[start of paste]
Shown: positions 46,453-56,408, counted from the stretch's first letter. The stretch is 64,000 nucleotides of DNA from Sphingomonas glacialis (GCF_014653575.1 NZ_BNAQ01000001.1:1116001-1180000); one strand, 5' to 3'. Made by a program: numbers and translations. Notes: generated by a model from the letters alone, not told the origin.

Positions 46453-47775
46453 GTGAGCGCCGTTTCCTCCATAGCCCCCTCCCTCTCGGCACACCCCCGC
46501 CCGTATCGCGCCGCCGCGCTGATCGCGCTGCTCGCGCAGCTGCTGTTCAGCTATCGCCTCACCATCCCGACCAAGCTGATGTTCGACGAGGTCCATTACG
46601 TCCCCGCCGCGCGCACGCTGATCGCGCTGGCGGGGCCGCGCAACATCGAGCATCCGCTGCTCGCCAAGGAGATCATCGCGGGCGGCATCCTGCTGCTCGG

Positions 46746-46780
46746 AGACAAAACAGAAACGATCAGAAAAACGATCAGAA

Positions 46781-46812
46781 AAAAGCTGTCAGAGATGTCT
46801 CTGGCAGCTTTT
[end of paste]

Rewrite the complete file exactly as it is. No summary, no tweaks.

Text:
Shown: positions 46,453-56,408, counted from the stretch's first letter. The stretch is 64,000 nucleotides of DNA from Sphingomonas glacialis (GCF_014653575.1 NZ_BNAQ01000001.1:1116001-1180000); one strand, 5' to 3'. Made by a program: numbers and translations. Notes: generated by a model from the letters alone, not told the origin.

Positions 46453-47775
46453 GTGAGCGCCGTTTCCTCCATAGCCCCCTCCCTCTCGGCACACCCCCGC
46501 CCGTATCGCGCCGCCGCGCTGATCGCGCTGCTCGCGCAGCTGCTGTTCAGCTATCGCCTCACCATCCCGACCAAGCTGATGTTCGACGAGGTCCATTACG
46601 TCCCCGCCGCGCGCACGCTGATCGCGCTGGCGGGGCCGCGCAACATCGAGCATCCGCTGCTCGCCAAGGAGATCATCGCGGGCGGCATCCTGCTGCTCGG

Positions 46746-46780
46746 AGACAAAACAGAAACGATCAGAAAAACGATCAGAA

Positions 46781-46812
46781 AAAAGCTGTCAGAGATGTCT
46801 CTGGCAGCTTTT